Learn About Housing Government Grants

If you are struggling to afford housing, you may qualify for financial assistance through government grants.

You may also receive assistance to help pay for bills and housing expenses. Generally, if you qualify for government assistance programs, such as the Supplemental Nutrition Assistance Program (SNAP) and the Housing Choice Voucher Program, then you are eligible for most housing grants.

Certain grants may require that you meet eligibility requirements in addition to the low-income requirement. For example, you must be a college student to receive the Federal Supplemental Education Opportunity Grant (FSEOG) to help pay for tuition and housing.

Additionally, there are housing grants tailored specifically for first-time home buyers and home renovations.

What is a government grant?

Government grants are financial awards given to eligible recipients for business or personal purposes, such as purchasing a home. Unlike loans, grants do not need to be repaid. The only instance in which a government grant must be paid back, is if it was not used for its intended purpose.

For example, if a student was awarded a grant for tuition and failed to attend the minimum amount of classes required to maintain that grant. In this case, his or her grant will be converted into a loan and must be repaid.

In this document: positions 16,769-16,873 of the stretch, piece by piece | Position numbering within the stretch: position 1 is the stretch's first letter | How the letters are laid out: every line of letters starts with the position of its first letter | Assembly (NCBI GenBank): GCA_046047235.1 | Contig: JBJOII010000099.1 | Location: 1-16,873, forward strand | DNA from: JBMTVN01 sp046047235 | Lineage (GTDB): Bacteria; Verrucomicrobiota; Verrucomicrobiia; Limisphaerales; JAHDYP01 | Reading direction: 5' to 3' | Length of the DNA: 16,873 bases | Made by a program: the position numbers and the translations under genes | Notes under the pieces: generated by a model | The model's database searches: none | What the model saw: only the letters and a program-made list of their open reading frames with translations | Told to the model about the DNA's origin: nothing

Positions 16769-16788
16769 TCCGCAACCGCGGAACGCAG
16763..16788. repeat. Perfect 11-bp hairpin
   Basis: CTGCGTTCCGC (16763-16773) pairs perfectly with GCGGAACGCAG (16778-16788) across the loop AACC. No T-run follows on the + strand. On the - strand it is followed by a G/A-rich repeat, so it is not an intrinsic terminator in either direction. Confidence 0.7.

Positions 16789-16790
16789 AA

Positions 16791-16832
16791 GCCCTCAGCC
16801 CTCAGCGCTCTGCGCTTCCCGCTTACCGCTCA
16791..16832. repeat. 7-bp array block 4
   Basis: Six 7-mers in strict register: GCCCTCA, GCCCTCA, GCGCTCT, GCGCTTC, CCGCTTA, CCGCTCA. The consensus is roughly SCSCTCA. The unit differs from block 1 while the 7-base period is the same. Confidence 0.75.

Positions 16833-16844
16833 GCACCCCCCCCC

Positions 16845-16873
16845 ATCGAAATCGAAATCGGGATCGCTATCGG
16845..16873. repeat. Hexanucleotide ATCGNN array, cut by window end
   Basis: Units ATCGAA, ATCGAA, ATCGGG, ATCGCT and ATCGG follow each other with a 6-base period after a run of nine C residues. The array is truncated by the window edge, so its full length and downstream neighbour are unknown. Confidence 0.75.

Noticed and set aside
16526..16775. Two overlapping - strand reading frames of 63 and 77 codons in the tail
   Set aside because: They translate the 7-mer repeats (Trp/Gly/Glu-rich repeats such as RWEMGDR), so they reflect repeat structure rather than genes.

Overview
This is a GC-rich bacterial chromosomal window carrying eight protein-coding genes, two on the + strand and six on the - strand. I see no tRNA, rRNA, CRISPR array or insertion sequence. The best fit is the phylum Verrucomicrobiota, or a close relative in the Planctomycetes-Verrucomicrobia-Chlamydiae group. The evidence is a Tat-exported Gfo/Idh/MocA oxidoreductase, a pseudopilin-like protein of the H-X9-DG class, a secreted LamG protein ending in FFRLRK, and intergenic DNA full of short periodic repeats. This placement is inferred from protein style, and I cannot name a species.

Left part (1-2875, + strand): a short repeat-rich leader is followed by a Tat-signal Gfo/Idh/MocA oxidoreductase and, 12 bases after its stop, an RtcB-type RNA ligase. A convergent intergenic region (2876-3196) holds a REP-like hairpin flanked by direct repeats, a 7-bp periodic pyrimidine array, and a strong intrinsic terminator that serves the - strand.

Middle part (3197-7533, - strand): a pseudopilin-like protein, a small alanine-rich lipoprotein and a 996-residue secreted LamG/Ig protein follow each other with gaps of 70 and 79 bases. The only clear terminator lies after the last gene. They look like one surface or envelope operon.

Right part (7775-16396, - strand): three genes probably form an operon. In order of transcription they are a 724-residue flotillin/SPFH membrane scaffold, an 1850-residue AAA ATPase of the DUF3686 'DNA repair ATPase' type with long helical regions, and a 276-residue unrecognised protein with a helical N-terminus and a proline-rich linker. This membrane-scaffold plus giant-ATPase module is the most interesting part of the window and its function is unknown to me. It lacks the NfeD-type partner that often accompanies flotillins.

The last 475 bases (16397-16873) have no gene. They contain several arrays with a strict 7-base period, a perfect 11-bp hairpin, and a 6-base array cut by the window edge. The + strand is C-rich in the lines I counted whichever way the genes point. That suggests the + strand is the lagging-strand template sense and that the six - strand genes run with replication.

While each grant has its own eligibility requirements, most government grants require that recipients meet certain income requirements. In fact, most grants are only available to low-income households. Additionally, there are some grants that require households to meet additional eligibility requirements, such as one senior citizen living in the home or a natural disaster declaration from the President.

The majority of housing grants are provided by the Department of Housing and Urban Development (HUD), the Federal Housing Authority and the U.S. Department of Agriculture (USDA). These grants are awarded to low-income individuals and families to help them afford taxes, insurance and closing costs associated with home buying.

Additionally, there are programs that give grants to homeowners who need help paying for repairs.

Housing Grants for Disabled Veterans

In addition to the aforementioned grants, the U.S. Department of Veterans Affairs provides housing grants for veterans and service members with service-related disabilities.

These recipients can use their grants to buy or change a home to accommodate their disabilities, ultimately allowing them to live more independently. Funds may be used to install ramps or widening doorways, depending on the recipient’s needs.

Section 504 Rural Housing Repair and Rehabilitation Grants

Section 504 Rural Housing Repair and Rehabilitation grants are provided by the USDA to eligible households. In order to qualify for the grants, households must be low-income and have at least one senior citizen residing in the home. Additionally, the home must be located in a rural area as determined by the USDA.

Recipients of these grants can receive up to $7,500 to help pay for expenses related to the improvement and repair of their homes. Acceptable improvements and repairs only include those intended to make a home more accessible for disabled members and to help eliminate health or safety hazards within the home.